But Dems deserve much of the blame, the Democratic aide says. Last year, House liberals were scheming to get progressives to vote against any farm bill that contained SNAP cuts. The idea was that if enough progressives voted no along with the House conservatives who think the cuts are too low, Democrats could defeat the bill. In that case, food stamp funding would be preserved at current levels. A "$9 billion [cut] is too much…It hits in the gut," Rep. Gwen Moore (R-Wis.) told Mother Jones earlier this month.
When the final bill came up for a vote in the House, the Congressional Progressive Caucus advised its 76 members to vote against the bill. But not enough Dems voted to block the cuts. One hundred three Democrats voted against the farm bill, but 89 voted in favor. If 43 more Democrats had voted no, the farm bill would have failed. "Dems are…complicit in changing [the] law, when they could just [block the bill] and let that status quo continue," the Democratic aide says.
Democrats in the House and Senate agreed to cut nutrition aid for poor Americans because they "have shifted to the right on SNAP politically," the staffer adds. "If Dems were as absolutist as the tea party, this bill would be dead on arrival and SNAP would continue as is."
But the assault on the food stamp program "could have been much, much worse," argues Ross Baker, a professor of political science at Rutgers University. Stacy Dean, the vice president for food assistance policy at the nonprofit Center on Budget and Policy Priorities (CBPP), agrees. Democrats succeeded in stripping many draconian GOP provisions from the bill. Republicans wanted to impose new work requirements on food stamp recipients; allow states to require drug testing for food stamps beneficiaries; ban ex-felons from ever receiving nutrition aid; and award states financial incentives to kick people off the program. None of those measures were in the final legislation, Dean notes.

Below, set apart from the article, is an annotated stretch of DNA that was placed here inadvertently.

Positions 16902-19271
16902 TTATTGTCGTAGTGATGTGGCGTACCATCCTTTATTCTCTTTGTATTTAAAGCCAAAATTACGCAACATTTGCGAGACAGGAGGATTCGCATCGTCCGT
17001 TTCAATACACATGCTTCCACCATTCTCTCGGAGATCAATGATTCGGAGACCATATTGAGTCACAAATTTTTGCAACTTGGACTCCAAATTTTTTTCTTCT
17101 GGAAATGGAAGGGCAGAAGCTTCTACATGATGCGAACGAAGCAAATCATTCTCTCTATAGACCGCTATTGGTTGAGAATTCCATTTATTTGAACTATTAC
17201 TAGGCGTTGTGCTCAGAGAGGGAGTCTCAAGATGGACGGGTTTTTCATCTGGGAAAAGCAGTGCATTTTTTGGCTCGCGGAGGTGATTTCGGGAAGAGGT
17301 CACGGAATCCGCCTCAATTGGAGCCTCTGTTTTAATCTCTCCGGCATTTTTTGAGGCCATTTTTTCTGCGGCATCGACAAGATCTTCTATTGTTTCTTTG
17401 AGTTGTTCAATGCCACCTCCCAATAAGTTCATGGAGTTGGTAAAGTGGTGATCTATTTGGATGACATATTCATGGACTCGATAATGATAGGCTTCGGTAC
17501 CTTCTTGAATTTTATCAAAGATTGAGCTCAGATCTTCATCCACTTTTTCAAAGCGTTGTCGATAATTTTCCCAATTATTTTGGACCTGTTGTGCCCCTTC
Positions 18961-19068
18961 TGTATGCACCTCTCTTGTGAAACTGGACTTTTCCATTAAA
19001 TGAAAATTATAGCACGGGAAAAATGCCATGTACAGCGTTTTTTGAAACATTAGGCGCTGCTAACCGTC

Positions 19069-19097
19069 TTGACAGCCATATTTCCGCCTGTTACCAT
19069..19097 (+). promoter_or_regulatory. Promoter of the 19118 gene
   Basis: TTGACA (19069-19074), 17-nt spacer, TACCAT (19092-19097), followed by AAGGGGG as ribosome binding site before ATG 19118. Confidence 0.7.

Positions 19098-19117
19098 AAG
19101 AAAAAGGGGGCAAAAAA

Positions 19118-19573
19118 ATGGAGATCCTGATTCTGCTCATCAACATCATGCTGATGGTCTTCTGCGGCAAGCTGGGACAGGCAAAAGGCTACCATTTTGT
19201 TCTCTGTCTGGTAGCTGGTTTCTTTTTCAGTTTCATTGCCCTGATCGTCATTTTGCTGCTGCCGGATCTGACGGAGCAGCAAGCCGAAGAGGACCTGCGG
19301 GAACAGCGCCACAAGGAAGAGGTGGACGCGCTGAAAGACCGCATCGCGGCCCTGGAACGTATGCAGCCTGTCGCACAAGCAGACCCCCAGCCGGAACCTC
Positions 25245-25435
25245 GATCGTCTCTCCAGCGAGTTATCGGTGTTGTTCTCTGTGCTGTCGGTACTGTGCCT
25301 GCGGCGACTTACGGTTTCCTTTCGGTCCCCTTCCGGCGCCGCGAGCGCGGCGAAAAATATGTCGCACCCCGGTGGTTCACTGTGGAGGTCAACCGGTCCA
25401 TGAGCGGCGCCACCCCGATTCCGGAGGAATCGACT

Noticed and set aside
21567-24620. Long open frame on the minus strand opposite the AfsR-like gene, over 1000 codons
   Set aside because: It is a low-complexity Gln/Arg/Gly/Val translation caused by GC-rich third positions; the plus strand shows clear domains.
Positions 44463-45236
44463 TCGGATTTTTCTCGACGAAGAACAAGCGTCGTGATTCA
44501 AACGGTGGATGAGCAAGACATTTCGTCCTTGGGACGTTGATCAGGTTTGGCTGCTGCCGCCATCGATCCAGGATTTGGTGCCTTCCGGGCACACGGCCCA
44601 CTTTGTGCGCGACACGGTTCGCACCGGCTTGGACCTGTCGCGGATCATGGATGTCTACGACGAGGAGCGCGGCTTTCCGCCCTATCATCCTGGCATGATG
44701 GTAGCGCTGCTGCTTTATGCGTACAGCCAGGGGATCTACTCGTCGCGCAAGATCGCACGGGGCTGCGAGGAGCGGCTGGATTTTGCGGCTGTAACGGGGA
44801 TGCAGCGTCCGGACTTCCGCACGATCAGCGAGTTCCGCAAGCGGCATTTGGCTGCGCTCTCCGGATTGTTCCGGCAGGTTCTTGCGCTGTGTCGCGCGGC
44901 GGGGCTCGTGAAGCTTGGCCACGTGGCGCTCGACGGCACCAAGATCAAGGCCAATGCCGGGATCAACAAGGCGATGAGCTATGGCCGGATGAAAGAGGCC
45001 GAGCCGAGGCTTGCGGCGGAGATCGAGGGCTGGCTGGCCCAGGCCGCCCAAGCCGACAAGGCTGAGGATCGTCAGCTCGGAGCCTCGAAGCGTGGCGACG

The cuts to the food stamp program come from closing a loophole that lawmakers on both sides of the aisle agreed needed to be addressed. A household's level of monthly food stamps benefits is determined by how much disposable income a family has after rent, utilities, and other expenses are deducted. Some states allow beneficiaries to deduct a standard utility charge from their income if they qualify for a federal heating aid program called the Low Income Home Energy Assistance Program, even if they only receive a few dollars per year in heating aid. The arrangement results in about 850,000 households getting a utility deduction that is much larger than their actual utility bill. Because the deduction makes these families' disposable income appear to be lower than it actually is, they get more food stamp money each month. The farm bill that passed the House on Wednesday saves $9 billion by closing that loophole.
The savings from closing the heating aid loophole could have been returned to the food stamp program. Instead, Republicans succeeded in prodding Dems to accept $9 billion in new cuts on top of the $11 billion in expiring stimulus funds. That extra $9 billion in cuts means that close to a million households will see their benefits slashed by about $90 a month—enough to pay for a week's worth of cheap groceries for a family of four.
We know in Baltimore most attempts at community gardens are geared towards corporations donating for tax credit and many of the projects are hit and run installations that do not last since they are not tied to a public agency to maintain and promote. Citizens in these communities are not given time to develop interest ----they are recruited for these one-time-installations and then fade away. This is not how you build a Food Justice platform. We have a cycle of build it/rebuild it/rebuild it just as is done in developing nations where NGOs spend hundreds of billions of dollars and all of it collapses into disuse or poor building. When I first moved to Baltimore and became involved in greening a friend told me she never takes grants because those projects just become abandoned. Again, it is because Baltimore refuses to hire public sector employees to maintain and promote these community gardens for the long-term. That's not to say that there are no successes in community gardening in Baltimore.....and lot's of people want to see it successful. When you have Baltimore Development Corporation and Johns Hopkins devoted to moving all public money to profit and getting rid of the working class and poor in Enterprise Zones where much of this activity takes place----it all becomes money spent for development and less about Food Justice. So, Baltimore is starting to end Food Stamps with no meaningful support for after its gone---with growing unemployment and an economic crash right around the corner. It is a recipe for disaster for progressive labor and justice!